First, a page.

Is something like reversed Dict? findall(x -> x=="house", cc) is to slow:/


#1
Dict can find one val by key
> julia> D=Dict("a"=>1,"b"=>1,"c"=>2)
> Dict{String,Int64} with 3 entries:
>   "c" => 2
>   "b" => 1
>   "a" => 1
> 
> julia> get(D,"a",false)
> 1

I need something fast in oposite side:
somethink like findforme(1,D)
output is [“a”,“b”]
findall is to slow
findall(x -> x==“house”, cc)
my collect cc has more then 10^ values and any serch during over 2 sek :confused:
Some hints?
Paul


#2

I seem to recall that a while ago some of us discussed adding a bidirectional dict to DataStructures.jl but no one ever did so. Might still be nice to have.

Fortunately, in Julia it’s extremely easy to create the reverse dictionary, behold!

dict = Dict(rand(Int, 10^5) .=> rand(Int, 10^5))
rdict = Dict(values(dict) .=> keys(dict))

Once it is created you can look up in constant time to your heart’s content.

I just realized that you have repeat values. This is more complicated, and the way of dealing with it will depend on what you are trying to achieve.


#3

Like ExpandingMan says above, the way to solve this is to create a separate dictionary with keys and values reversed. In your case, since you have repeated values, it sounds like you want to map ints to either an array or a set of strings (depending on if you need them ordered and how you’ll access them).


#4

Maybe Dict of tuples? This way can be fast ?

> julia> D=Dict(1=>("a", "b",), 2=> ("c",), 3=>("a","b","d",))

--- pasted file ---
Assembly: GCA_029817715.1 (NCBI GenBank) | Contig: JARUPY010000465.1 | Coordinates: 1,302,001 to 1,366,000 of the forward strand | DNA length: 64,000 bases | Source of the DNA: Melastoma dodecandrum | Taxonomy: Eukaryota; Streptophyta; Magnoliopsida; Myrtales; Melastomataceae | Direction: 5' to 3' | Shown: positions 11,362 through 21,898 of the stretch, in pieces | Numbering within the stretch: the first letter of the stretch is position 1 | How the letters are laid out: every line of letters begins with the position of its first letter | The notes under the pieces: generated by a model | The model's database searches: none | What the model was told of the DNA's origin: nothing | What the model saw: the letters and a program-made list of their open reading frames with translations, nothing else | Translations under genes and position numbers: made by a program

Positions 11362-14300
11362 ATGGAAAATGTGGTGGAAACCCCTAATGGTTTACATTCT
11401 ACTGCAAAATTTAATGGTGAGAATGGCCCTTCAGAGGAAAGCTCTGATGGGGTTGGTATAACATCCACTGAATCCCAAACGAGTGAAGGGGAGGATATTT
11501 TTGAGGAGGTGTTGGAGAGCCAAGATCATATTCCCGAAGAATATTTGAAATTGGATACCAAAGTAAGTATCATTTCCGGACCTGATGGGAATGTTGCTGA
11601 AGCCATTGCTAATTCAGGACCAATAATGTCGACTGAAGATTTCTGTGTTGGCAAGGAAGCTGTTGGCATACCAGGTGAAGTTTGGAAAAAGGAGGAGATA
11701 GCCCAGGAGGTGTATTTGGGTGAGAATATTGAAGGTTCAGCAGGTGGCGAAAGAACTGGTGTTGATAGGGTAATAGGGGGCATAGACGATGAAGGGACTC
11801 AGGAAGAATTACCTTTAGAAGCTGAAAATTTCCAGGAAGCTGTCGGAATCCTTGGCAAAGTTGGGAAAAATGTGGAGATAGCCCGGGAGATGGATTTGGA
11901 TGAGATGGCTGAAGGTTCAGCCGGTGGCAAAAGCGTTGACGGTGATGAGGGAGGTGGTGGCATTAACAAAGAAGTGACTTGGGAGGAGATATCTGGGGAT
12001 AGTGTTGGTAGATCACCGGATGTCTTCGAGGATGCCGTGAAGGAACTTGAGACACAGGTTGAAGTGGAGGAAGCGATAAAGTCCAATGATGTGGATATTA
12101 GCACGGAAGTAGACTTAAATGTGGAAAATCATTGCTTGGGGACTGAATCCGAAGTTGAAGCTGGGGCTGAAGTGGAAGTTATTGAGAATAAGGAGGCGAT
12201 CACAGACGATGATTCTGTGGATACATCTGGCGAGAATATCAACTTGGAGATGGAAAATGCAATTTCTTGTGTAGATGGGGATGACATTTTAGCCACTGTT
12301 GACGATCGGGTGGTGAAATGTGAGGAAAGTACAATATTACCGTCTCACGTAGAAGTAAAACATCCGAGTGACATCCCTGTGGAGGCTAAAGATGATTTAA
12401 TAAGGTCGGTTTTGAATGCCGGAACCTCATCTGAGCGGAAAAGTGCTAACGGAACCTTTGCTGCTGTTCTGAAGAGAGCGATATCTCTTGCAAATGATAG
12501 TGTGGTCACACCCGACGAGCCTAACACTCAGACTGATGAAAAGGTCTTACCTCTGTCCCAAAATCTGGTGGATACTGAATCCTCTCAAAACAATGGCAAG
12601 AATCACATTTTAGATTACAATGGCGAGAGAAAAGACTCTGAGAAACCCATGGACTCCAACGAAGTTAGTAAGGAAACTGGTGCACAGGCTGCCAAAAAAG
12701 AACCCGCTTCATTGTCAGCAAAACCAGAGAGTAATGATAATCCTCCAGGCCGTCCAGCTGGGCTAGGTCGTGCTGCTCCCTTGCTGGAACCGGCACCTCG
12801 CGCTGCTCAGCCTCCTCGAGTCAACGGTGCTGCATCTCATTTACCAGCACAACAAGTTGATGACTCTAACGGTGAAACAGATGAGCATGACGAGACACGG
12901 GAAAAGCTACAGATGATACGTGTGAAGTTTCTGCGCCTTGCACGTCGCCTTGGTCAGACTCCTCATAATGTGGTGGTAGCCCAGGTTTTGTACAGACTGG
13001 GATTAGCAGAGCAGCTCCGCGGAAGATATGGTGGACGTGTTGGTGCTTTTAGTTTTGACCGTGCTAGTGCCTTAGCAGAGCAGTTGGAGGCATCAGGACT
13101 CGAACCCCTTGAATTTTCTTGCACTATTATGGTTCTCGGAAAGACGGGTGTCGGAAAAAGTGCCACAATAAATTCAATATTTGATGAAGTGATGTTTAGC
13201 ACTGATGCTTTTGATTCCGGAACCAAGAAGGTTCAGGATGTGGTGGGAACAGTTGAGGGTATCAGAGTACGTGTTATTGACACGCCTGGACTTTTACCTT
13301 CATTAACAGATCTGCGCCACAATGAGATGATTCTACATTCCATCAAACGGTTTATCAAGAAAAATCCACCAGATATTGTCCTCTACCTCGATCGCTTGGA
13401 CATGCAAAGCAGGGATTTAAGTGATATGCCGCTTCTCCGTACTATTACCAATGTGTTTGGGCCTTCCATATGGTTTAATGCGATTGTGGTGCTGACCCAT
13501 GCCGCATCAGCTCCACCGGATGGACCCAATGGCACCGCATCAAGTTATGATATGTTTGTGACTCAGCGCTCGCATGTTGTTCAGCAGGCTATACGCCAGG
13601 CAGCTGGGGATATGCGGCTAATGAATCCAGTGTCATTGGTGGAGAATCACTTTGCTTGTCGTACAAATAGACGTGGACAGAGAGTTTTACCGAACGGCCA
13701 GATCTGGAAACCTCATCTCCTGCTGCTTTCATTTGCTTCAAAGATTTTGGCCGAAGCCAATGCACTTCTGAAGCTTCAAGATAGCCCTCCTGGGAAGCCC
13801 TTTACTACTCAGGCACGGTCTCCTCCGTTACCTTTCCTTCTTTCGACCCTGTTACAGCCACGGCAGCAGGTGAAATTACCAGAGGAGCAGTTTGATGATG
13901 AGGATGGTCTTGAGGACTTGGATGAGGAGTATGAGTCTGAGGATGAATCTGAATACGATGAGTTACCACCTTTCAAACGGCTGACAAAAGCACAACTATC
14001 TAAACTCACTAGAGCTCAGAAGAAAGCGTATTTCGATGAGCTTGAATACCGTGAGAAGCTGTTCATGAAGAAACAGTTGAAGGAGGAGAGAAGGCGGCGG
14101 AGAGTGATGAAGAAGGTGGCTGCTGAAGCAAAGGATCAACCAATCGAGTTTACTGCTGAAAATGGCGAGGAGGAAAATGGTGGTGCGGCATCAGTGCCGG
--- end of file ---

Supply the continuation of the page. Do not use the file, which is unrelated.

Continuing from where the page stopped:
> Dict{Int64,Tuple{String,Vararg{String,N} where N}} with 3 entries:
>   2 => ("c",)
>   3 => ("a", "b", "d")
>   1 => ("a", "b")
> julia> get(D,1,"")
> ("a", "b")
> 
> 
> julia> for i in get(D,2,"")
>        println(i)
>        end
> c
> 
> julia> for i in get(D,1,"")
>        println(i)
>        end
> a
> b

Paul


#5

For the millionth time, can you PLEASE quote your code?


Position of plots on the screen, Plots.jl ,gr()
#6
julia> D=Dict(1=>(“a”, “b”,), 2=> (“c”,), 3=>(“a”,“b”,“d”,))
Dict{Int64,Tuple{String,Vararg{String,N} where N}} with 3 entries:
2 => (“c”,)
3 => (“a”, “b”, “d”)
1 => (“a”, “b”)

julia> get(D,1,"")
(“a”, “b”)

julia> for i in get(D,2,"")
               println(i)
         end
c

julia> for i in get(D,1,"")
              println(i)
         end
a
b

#7

Tuples seem like a poor choice since they’re immutable and IMO not a good fit for this problem. How would you construct such a dictionary programmatically? As I said, I think an array or a set is a better choice.

Read up on data structures and read the sample code in this link: https://docs.julialang.org/en/v1.0/base/collections/


#8

I can remove tuples , Arrays seems more slower …
Paul

W dniu 2018-10-17 o 18:26, Max Bennedich pisze:


#9

Do you have a benchmark showing this?

By all means use tuples if they work for you, but I suspect that you’ll find them harder to work with.


#10

I did it, is very usefull.
serchng time ± 0.000015 seconds in Array was 2 sec. !!

@time get(replslow,"ptaszek","")
   0.000015 seconds (4 allocations: 160 bytes)
("PTASZKOWI", "PTASZKOWI", "ptaszka", "Ptaszek")

replslow